1. Have you compared the ranking of the searches for “vegan” vs. the population of the state? CA is the biggest state in the US (I think), and thus would have more overall searches than many states, but they might be a lower percentage of the total. If North Dakota had only a few searches, it could, percentage-wise, be a much larger portion of the population searching for the term.

  2. Jason – Glad to be able to point out a new, fun tool! I’m a total “stat-head” and this is all just fun for me.
    Nicole, you raise a good point. — Google Trends calculates the ratio of searches for your term coming from each city divided by total Google searches coming from the same city. — by doing this, I think they are trying to normalize for population (relevant to them).
    Foodeater…Yes we are!

  3. you have to compare the relative numbers. The resluts you have here are as imformative, as affirming, that there are more potatoes than tomatoes.
    (The states you are comparing have not the same size)

  4. Sharon: Some of these results were surprising to me too.

    Franz: Yes, comparing percentages can be misinterpreted. From what I understand, Google Trends looks at the total number of searches from each location and compares that to the number of searches for a given topic (in this case, vegan).

    Let’s assume the population of North Dakota had only 100 people. If 96 of those people never searched for anything on google (meaning that only 4 of them did search on google) and 2 of those 4 people searched for vegan, then google would find that 50% of the searches in North Dakota were searching for vegan. North Dakota would almost certainly rank higher than anywhere else. This is probably why Pleasanton, CA ranked so high — not a lot of people searching, but of those who were searching, a disproportionate number were searching for vegan.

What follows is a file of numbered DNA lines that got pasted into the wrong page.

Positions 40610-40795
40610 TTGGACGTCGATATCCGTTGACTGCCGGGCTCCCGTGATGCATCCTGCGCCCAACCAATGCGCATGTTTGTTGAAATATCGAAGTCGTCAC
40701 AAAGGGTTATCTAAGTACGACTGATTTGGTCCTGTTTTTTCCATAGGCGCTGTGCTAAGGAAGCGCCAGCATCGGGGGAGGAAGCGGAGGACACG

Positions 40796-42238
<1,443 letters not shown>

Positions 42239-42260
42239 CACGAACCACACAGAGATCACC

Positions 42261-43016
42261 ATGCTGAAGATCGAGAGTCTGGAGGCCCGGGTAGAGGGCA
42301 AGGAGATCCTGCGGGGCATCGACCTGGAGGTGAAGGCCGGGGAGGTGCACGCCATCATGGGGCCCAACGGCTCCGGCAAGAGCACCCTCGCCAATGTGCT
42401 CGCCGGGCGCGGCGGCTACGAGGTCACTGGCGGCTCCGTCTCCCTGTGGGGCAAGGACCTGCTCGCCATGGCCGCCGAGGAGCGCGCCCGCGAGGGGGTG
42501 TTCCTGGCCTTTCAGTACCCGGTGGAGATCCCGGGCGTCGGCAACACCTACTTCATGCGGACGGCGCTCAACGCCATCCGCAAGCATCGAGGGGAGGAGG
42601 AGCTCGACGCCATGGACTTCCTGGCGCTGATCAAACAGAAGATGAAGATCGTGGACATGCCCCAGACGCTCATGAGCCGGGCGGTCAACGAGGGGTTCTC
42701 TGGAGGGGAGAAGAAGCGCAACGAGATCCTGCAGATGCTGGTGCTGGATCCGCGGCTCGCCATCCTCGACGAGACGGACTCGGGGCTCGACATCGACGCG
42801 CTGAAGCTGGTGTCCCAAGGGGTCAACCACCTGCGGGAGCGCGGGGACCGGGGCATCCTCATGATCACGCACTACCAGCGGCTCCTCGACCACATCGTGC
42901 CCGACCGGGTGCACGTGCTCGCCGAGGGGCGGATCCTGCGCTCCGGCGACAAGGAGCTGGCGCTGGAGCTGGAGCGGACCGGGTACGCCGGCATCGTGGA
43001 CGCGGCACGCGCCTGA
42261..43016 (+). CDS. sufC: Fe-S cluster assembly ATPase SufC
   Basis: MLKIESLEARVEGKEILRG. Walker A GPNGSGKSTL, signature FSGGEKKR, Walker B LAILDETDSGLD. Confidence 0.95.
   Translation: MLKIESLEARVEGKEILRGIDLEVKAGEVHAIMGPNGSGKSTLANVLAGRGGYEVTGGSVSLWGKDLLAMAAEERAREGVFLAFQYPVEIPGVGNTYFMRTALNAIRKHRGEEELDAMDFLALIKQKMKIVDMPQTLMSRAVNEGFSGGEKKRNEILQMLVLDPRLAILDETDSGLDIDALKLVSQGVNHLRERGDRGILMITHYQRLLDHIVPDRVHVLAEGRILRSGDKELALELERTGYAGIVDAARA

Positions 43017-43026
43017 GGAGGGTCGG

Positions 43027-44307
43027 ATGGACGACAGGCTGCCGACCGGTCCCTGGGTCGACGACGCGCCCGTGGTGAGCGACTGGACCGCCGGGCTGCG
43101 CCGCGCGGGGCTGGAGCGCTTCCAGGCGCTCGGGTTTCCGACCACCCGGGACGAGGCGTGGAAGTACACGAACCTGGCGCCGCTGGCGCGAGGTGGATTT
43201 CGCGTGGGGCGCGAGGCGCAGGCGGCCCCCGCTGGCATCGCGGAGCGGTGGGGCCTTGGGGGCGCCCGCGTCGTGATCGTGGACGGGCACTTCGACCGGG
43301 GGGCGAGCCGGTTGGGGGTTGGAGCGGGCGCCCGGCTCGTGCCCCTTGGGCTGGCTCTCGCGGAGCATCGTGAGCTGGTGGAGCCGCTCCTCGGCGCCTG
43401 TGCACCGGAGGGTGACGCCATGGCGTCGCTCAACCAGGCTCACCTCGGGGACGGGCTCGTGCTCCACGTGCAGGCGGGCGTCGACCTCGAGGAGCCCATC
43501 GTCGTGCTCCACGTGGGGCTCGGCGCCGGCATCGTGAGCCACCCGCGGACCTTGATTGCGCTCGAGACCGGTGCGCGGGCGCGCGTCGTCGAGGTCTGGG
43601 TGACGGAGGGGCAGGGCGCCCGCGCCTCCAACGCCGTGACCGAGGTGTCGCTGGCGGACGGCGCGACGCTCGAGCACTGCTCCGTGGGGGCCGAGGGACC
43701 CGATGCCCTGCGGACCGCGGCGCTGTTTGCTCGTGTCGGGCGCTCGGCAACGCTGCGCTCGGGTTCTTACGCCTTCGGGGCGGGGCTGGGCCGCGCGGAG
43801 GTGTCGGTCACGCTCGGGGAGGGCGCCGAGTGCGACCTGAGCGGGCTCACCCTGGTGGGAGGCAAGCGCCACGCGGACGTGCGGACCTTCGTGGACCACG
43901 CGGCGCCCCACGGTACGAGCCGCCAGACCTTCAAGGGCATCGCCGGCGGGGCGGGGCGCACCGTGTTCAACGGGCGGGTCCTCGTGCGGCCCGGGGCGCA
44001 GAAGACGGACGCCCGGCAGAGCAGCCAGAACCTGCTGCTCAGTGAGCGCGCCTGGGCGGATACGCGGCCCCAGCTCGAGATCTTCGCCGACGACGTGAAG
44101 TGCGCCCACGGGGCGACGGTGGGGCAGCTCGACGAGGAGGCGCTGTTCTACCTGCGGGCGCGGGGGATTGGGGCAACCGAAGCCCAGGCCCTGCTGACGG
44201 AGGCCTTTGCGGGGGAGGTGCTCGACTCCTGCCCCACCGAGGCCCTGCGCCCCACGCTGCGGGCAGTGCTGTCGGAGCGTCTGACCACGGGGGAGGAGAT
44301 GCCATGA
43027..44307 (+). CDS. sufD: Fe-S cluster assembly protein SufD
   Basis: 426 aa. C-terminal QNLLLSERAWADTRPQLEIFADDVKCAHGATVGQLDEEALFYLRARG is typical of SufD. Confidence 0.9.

Although this data is not completely indicative for every location, I suspect the search sample population, in most cases, is reasonably large. Thus, giving a fairly accurate assessment of which states have a greater concentration of vegans, or people interested in learning about veganism. I agree that it’s not necessarily showing us which states have the greatest number of vegans per capita. One thing’s for sure, these locations have a larger percent of people who search for the term vegan than other locations in the USA.

    Thanks for your comments.

  5. Thank you for this post. I’ve been trying to do this type of research. My fiance and I live an hour outside Philadelphia, but we’re looking to move to a warmer location in the near (hopefully) future. I don’t want to end up in the stix without vegan amenities! Our top interest has been the suburbs of Austin, TX, but I’m a little uneasy about it. The search goes on!

  6. Hi Monika,
    Glad it was of some use for you. I’m sure you’ve already thought of this, but you may also want to take a look at the Austin Chamber of Commerce for additional information. I don’t think I’d base my decision entirely on Google Trends… but it is certainly another data point to consider.